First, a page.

How to Publish a CookbookJanuary 26, 2011
The process to get a cookbook published involves more than what most people think. By the time you see a cookbook on a shelf in the store it’s been worked on for at least a couple of years and is the result of a small army of people.
First you have to come up with the idea. For me, I mull around a bunch of ideas in my head and over a period from anywhere from 2 to 6 months one idea rises to the surface. An idea has to be interesting but it also has to be broad enough to comprise a book. This is also the time where I psych myself up for the project. Writing a book is a significant amount of work and if you’re not truly excited about your idea and ready to commit to the process you won’t make it to the finish line.
I got the idea for A Passion for Ice Cream when Chronicle Books asked me to write a book on chocolate. There were so many books already written about chocolate from every angle conceivable I thought the world didn’t need one more. They asked me what I thought was lacking on the market. Cookbooks on ice cream had been written but they focused on flavors — not what to do with the ice cream once it was made. I picked up on that idea and a book was born.
Second is the book proposal writing stage. This takes another couple of months. Even with five cookbooks to my credit this part is the hardest. It is the time where you have to turn your hopefully brilliant idea into a book outline. It is the blueprint for all the work going forward. The proposal consists of an introduction explaining what the book is about, how the chapters will be organized, sample recipes, why you think the book will sell and how it differs from other books on the subject.
This time I engaged Lisa Weiss as my co-writer because I wanted to have conversations between myself and home bakers, and she is a much better writer than I am. My proposals are also vetted by my wonderful book agent. She sends them back with thoughtful researched comments. As an agent she knows the book market inside out.
Hopefully in a month or two your book gets bought by a publisher. The book market is tough as there are thousands of new cookbooks published each year. Not to mention all the good ones from previous years are still vying for consumer’s dollars. At this point the trim size, number of pages, and the approximate retail cost of the book are determined.
Once the book is sold I have to get to work. When I am asked how I get a book written I say “I signed a contract.” A due date is a great motivator. Depending on the publisher you generally have about a year. Recipe testing takes the bulk of the time. I test recipes anywhere from 1 to 6 times to get them right. It’s a maddening frustrating process, especially in baking where if you add one thing you have to start over. Not as simple as adding a little more salt to the soup.
The book becomes your life. You test seven days a week. You become a bore. When people ask you what you are doing the answer is the same — testing recipes. I invite people over and dinner consists of several variations of desserts. My friends know if they want protein or veggies it is best to bring it themselves.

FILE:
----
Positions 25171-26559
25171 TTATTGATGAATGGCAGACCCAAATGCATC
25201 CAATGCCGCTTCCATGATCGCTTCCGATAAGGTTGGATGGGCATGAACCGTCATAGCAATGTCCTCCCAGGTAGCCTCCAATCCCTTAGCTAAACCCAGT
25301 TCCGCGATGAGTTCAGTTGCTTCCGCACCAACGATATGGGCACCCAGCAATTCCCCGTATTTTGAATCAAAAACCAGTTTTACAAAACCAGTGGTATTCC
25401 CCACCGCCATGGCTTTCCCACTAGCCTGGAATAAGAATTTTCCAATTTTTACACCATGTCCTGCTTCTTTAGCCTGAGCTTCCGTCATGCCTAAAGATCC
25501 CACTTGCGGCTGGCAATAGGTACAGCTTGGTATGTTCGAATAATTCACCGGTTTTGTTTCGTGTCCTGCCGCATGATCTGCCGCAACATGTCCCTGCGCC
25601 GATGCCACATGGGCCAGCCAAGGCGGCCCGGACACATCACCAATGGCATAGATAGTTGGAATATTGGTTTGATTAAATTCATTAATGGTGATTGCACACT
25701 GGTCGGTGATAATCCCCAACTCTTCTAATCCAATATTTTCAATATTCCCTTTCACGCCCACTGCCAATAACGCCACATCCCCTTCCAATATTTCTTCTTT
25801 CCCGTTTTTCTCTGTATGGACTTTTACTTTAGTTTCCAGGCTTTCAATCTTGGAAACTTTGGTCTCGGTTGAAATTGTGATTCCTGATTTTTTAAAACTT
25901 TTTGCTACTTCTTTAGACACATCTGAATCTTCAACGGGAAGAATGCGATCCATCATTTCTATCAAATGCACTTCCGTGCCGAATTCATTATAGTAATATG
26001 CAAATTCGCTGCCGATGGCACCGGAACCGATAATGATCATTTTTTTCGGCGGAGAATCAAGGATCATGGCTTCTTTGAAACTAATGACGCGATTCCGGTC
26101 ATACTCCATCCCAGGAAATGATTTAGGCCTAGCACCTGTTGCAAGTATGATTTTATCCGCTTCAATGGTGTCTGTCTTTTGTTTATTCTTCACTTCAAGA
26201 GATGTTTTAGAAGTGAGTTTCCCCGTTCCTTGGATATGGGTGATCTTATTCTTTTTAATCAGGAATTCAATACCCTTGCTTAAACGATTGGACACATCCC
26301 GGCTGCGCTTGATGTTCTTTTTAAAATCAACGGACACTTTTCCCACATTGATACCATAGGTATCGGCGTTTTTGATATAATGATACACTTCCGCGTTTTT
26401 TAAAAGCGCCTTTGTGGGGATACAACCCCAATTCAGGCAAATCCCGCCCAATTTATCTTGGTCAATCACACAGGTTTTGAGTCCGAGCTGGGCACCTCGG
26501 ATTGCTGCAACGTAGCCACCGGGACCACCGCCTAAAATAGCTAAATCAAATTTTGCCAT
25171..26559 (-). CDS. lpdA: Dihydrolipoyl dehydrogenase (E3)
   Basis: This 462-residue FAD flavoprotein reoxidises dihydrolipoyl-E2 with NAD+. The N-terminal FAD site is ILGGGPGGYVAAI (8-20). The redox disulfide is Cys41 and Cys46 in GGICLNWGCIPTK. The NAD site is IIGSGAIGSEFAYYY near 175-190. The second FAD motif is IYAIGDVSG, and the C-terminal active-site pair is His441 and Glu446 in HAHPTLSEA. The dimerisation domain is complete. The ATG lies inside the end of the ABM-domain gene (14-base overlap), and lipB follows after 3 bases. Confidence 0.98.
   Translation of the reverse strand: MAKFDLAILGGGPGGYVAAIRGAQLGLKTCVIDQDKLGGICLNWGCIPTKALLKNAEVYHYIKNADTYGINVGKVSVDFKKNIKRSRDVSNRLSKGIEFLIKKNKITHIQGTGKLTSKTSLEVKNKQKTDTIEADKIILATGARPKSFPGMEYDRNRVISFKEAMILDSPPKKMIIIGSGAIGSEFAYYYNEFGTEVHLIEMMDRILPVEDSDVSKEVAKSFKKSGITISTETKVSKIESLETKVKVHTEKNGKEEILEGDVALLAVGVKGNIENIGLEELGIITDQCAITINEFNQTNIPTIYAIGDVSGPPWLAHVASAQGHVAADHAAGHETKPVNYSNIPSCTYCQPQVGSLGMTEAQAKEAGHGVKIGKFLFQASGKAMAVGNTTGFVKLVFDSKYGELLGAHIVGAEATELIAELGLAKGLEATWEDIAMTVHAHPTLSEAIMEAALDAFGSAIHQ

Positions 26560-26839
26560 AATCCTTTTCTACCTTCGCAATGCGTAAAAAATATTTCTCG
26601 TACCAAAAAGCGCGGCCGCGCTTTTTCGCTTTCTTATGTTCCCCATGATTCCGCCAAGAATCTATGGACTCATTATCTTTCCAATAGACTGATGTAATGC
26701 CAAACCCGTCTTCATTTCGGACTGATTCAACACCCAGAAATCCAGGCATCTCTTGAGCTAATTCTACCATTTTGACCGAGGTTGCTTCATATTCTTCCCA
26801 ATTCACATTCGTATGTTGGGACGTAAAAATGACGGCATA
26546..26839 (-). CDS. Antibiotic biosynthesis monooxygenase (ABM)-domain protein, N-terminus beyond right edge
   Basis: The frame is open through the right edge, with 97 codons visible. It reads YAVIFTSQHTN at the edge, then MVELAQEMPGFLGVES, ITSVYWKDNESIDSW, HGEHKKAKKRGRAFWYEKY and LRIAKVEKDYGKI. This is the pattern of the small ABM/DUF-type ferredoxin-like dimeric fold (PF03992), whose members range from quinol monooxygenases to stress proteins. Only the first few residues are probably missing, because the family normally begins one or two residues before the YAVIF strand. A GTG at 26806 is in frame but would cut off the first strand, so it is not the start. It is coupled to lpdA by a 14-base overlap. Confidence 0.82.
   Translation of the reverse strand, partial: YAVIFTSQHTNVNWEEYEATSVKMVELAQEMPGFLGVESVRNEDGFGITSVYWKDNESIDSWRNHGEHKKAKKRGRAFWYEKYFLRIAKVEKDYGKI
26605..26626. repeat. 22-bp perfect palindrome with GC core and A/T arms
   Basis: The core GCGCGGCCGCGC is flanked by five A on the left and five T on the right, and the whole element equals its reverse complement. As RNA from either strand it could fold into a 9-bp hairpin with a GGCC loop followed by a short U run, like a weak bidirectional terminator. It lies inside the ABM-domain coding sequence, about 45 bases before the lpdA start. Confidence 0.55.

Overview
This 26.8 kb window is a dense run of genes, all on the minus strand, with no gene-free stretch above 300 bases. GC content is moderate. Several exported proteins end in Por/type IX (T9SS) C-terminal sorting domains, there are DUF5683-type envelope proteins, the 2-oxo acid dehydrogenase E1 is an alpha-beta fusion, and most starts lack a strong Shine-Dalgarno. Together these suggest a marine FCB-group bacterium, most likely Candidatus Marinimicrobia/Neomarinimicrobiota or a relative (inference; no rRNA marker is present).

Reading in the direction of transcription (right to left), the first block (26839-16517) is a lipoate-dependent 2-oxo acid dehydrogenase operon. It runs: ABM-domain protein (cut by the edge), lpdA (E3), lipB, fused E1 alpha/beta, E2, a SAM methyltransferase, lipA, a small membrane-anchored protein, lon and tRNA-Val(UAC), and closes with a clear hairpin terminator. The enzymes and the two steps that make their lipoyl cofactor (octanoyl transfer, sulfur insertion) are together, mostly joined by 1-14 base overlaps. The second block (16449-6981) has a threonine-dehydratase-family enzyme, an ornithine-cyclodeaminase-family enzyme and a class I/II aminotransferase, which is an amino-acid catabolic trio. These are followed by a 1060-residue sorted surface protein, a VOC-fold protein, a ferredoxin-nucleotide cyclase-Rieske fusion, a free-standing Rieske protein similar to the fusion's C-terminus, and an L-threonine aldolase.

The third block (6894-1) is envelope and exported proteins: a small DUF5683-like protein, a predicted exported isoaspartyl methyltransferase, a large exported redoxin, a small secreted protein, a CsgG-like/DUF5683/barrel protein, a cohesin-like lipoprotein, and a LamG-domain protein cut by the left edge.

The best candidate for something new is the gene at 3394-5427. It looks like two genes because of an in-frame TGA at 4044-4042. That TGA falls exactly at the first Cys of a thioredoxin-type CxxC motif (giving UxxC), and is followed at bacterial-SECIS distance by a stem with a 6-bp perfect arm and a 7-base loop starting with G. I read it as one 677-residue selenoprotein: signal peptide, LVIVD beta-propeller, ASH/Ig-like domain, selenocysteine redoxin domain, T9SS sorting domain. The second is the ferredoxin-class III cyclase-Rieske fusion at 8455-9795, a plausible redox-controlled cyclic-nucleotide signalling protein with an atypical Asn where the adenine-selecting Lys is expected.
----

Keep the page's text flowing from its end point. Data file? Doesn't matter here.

When I hand in a manuscript I am happy to have it off of my desk. I can put the measuring spoons pencils and away. At least for a little while.
Once the manuscript is handed in the FEDEX deliveries between the publisher and the author begins. Even with the advances in technology, the bulk of cookbook editing is still done on paper. The book is like a ping pong ball. I send it to my book editor who reviews it for overall content who sends it back to me for my comments.
It then goes to a copy editor who goes through the book line by line. Are all the ingredients listed used in each recipe? Is the baking time included? Are the recipes consistently written? Copy editing is a painstaking job and I firmly believe there is a special place in heaven for copy editors. Little Brown, the publisher I am working with now, even brought in a second copy editor for a fresh pair of eyes.
Each review round has questions or inconsistencies written on Post-Its. They are called queries. When I respond I use a different color Post-It to differentiate them from the copy editor’s.
While the book is being copy edited, the design team starts laying out the book. If a book has photographs or illustrations this is when they are done. They create numerous sample covers which are scrutinized by the marketing and sales team.
For my latest book, The Fearless Baker, I handed in the first draft of the manuscript on April 1, 2010. The finished book will come out at the end of April of this year. Only then does it really sink in that I have written a book and haven’t just been working on a seemingly endless project with a growing stack of 8 1/2 by 11 pieces of paper.
After I have handed in each of my books I swear I will never write another book but once I hold an actual copy in my hands I can’t help but start thinking of the next one.